Weekly Top 10 Automation Articles
Now, researchers at New York University say they’ve taken the guesswork out of diagnosing PTSD in veterans by using artificial intelligence to objectively detect PTSD by listening to the sound of someone’s voice. Their research, conducted alongside SRI International — the research institute responsible for bringing Siri to iPhones— was published Monday in the journal Depression and Anxiety.
Author: Natalie Coleman
Read More On: FUTURISM
Microsoft has been serious about helping data scientists track and manage their machine learning experiments for some time now. For example, the company's Azure Machine Learning (Azure ML) cloud service has supported the logging of experiments, including iterative runs with varying algorithms, hyperparameter values, or both.
Author: Andrew Brust
Read More On: ZDNET
Yesterday, during its Autonomy Investor Day in Palo Alto, California, Tesla unveiled its first custom AI chip, which promises to propel the company toward its goal of full autonomy. The 260-square-millimeter piece of silicon contains 6 billion transistors and is capable of processing 36 trillion operations per second, the company says. On stage it also claimed that this made its chips far more powerful than the Nvidia chips it had used before, but Nvidia quickly disputed the claim, saying Tesla had made a faulty comparison.
Author: Karen Hao
Read More On: MIT TECHNOLOGY REVIEW
Humanity’s mental health crisis has reached pandemic proportions. Bluntly put: we don’t seem capable of solving the problem on our own. Cutting edge AI research shows a clear path forward, but society as a whole will have to accept the fact that mental health is real in order for us to take the first steps.
Author: Tristan Greene
Read More On: THE NEXT WEB
The notion of singularity – which includes the idea that AI will supercede humans with its exponential growth, making everything we humans have done and will do insignificant – is a religion created mostly by people who have designed and successfully deployed computation to solve problems previously considered impossibly complex for machines.
Author: Joi Ito
Read More On: WIRED
A few years ago, it was hard to find anyone to have a serious discussion about Artificial Intelligence (AI) outside academic institutions. Today, nearly everyone talks about AI. Like any new major technology trend, the new wave of making AI and intelligent systems a reality is creating curiosity and enthusiasm. People are jumping on its bandwagon adding not only great ideas but also in many cases a lot of false promises and sometimes misleading opinions.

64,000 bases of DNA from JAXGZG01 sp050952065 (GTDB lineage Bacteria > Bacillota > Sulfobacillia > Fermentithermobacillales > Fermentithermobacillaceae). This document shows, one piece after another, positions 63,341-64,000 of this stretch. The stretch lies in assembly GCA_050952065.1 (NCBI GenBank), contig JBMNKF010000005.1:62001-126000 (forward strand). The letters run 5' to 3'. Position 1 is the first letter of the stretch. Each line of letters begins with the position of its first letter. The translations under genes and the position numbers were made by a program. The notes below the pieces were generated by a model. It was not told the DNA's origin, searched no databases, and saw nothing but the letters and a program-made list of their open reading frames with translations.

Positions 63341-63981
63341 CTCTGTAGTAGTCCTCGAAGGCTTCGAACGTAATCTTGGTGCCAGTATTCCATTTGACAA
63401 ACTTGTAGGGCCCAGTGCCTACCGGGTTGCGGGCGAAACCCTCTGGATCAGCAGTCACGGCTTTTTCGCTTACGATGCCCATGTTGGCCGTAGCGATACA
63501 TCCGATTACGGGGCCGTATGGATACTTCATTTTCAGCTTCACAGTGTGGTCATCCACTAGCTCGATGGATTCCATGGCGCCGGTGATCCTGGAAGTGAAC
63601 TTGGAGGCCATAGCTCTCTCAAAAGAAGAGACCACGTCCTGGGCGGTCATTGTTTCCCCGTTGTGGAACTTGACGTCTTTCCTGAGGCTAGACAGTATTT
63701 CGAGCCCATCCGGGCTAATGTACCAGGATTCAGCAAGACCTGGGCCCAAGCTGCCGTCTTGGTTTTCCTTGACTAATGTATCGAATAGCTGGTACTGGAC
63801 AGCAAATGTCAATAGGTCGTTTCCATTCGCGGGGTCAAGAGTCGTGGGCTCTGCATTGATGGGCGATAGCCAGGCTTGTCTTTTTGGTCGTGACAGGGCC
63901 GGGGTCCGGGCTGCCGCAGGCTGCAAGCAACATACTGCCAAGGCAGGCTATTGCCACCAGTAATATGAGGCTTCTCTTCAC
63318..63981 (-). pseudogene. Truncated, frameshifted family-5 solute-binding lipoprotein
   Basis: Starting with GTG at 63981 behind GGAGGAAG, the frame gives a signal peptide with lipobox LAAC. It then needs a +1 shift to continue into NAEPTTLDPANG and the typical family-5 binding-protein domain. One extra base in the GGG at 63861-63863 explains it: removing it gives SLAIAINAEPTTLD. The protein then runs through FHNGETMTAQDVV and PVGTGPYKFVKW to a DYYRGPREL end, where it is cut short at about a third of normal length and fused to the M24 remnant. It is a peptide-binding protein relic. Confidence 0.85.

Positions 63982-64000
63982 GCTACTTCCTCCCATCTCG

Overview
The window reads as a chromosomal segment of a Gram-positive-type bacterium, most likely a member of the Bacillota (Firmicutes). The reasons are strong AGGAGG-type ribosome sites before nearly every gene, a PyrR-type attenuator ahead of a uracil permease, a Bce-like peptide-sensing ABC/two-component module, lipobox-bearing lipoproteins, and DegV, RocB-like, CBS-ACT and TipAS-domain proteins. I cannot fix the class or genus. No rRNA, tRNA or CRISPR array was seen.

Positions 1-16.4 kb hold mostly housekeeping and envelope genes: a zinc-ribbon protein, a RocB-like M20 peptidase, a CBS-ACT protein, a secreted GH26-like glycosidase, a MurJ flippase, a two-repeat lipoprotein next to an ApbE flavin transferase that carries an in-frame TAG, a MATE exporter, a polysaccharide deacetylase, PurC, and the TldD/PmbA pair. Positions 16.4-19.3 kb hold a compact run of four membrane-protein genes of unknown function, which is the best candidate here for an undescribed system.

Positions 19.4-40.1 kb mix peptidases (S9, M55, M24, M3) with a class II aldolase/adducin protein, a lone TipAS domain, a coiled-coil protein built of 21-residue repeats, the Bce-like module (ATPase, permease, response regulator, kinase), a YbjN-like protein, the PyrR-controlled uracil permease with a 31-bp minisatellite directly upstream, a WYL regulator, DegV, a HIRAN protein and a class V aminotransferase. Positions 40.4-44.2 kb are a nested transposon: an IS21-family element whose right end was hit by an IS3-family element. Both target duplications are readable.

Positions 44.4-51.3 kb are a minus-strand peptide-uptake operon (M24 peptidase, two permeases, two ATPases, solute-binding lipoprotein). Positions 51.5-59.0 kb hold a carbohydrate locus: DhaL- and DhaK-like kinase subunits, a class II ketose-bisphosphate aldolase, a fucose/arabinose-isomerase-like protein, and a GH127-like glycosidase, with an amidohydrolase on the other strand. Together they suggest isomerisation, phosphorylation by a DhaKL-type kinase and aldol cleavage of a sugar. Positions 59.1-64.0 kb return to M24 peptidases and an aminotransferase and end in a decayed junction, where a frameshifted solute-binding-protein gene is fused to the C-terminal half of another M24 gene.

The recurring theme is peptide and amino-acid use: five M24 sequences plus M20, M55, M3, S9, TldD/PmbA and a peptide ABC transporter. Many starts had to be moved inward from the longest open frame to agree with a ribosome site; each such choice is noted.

Author: Ahmed El Adl
Read More On: FORBES
Facebook has confirmed a report from earlier today saying it’s working on an artificial intelligence-based digital voice assistant in the vein of Amazon’s Alexa and Google Assistant. The news, first reported by CNBC, indicates Facebook isn’t giving up on a vision it first put out years ago, when it began developing an AI assistant for its Messenger platform simply called M.
Author: Nick Statt
Read More On: THE VERGE
Today at TechCrunch’s TC Sessions: Robotics + AI event at UC Berkeley, Nvidia VP of Engineering Claire Delaunay announced that the company’s Isaac SDK is available for download. Announced last month, the software development kit is part of the chipmaker’s ongoing push to help make robotics development more accessible for a wider range of users.
Author: Brian Heater
Read More On: TECH CRUNCH
A test launch for a hypersonic weapon—a long-range missile that flies a mile per second and faster—takes weeks of planning. So, while the U.S. and other states are racing to deploy hypersonic technologies, it remains uncertain how useful the systems will be against urgent, mobile or evolving threats. Sandia National Laboratories, which has made and tested hypersonic vehicles for more than thirty years, thinks artificial intelligence and autonomy could slash these weeks to minutes for deployed systems.
Author: Sandia National Labs
Read More On: PHYS.ORG
If you can think of a problem, there’s likely a researcher somewhere trying to develop an artificial intelligence to solve it. But while AIs themselves have grown more diverse in recent years, the researchers creating the systems haven’t.According to a new report out of New York University’s AI Now Institute, the AI industry is still dominated by white men — and this “diversity crisis” is partially to blame for the biased AIs we’re seeing crop up around the globe.
Author: Kristin Houser
Read More On: FUTURISM